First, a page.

Lest anyone get the wrong idea, social media can do harm as well as good. Social media's power is awesome, but as the brilliant superhero Spiderman says, with great power comes great responsibility.
If you read my column last week, you know that clinicians and patients, speaking in their authentic voices, can trump formulaic marketing materials. But the need to employ a metric ton of common sense and discretion is greater than ever.
The challenge for health leaders is to instill that common sense and discretion into every employee, since social media is nonhierarchical by its nature, and tweets, blogs and Facebook posts don't work if they need to be preapproved (and they won't scale either).
The wake-up call for social media in healthcare probably occurred five years ago in Boston. Ivy League-educated pediatrician Robert P. Lindeman, MD, on the witness stand, confessed that he was also a blogger known as Flea. Lindeman was defending himself in a malpractice suit involving the death of a patient.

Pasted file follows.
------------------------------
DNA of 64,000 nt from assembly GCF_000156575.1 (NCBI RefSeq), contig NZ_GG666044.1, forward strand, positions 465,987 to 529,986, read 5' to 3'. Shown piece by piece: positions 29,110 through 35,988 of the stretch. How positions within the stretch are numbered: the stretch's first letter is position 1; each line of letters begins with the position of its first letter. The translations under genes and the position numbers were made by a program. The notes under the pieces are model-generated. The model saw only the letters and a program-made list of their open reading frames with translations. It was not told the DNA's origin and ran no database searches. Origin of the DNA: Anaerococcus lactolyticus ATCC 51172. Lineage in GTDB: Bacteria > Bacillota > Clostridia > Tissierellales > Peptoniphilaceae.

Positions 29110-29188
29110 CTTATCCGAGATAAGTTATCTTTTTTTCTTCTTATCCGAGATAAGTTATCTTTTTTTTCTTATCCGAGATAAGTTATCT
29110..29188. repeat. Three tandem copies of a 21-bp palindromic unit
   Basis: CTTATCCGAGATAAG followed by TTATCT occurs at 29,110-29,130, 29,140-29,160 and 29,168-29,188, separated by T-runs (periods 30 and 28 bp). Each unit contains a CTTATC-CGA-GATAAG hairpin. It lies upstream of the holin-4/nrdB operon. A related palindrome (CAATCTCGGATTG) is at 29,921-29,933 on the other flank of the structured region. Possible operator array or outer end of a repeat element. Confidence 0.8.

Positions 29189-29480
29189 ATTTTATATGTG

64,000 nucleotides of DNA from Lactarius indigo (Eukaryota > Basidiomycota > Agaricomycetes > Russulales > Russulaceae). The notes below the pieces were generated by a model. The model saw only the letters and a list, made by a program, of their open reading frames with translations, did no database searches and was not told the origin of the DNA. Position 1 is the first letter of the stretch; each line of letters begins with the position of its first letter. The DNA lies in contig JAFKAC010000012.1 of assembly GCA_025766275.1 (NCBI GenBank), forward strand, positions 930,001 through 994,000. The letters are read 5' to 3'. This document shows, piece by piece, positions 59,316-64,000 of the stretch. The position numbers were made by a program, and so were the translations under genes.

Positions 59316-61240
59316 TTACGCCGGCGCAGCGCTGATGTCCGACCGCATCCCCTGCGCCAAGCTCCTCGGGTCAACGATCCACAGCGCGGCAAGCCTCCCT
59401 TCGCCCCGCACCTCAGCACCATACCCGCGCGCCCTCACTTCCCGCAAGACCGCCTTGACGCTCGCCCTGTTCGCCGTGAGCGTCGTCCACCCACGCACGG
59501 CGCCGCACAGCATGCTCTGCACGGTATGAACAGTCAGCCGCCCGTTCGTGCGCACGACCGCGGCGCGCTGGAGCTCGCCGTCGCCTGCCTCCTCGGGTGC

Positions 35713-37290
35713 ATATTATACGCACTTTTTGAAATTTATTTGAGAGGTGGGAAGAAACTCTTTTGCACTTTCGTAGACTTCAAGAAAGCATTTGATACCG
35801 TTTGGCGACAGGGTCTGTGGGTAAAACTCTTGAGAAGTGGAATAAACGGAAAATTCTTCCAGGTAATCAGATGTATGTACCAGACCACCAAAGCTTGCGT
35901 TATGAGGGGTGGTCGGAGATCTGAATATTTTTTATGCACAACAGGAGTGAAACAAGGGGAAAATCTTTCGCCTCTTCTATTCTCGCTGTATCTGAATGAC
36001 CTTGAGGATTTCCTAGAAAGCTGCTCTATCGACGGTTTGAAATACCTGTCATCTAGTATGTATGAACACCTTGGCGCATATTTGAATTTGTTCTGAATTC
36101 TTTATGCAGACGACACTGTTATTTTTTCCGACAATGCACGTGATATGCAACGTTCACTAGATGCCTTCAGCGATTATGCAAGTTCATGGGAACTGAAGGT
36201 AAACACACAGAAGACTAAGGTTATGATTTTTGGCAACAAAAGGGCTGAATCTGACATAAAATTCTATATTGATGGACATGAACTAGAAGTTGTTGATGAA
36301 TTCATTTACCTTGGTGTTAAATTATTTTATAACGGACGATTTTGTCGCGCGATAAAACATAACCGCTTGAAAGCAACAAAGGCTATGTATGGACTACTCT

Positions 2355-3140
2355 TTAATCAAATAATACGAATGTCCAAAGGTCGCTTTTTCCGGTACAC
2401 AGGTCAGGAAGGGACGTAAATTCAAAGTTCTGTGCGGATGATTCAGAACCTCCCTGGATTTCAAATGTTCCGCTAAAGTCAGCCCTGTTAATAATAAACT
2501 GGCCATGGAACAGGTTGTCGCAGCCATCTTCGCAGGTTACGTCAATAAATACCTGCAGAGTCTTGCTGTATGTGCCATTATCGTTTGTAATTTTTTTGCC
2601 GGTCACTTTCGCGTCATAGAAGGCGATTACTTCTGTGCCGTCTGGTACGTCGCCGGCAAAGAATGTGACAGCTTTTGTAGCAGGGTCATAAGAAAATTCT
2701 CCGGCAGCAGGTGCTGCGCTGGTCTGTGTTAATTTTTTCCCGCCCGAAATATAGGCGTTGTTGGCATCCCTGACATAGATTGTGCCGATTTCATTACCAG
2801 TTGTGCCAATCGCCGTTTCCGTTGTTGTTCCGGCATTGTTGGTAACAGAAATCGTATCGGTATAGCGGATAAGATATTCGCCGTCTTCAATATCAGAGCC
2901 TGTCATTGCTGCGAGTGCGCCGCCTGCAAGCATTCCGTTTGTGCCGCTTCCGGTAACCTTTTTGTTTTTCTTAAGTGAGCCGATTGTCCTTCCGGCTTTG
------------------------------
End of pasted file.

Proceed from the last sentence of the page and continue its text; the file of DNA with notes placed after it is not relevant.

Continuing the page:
Incredibly, Lindeman had been blogging details of the case under the online identity of Flea, and that revelation cost him dearly, according to the Boston Globe, which reported that Lindeman ended up paying a substantial settlement in the case.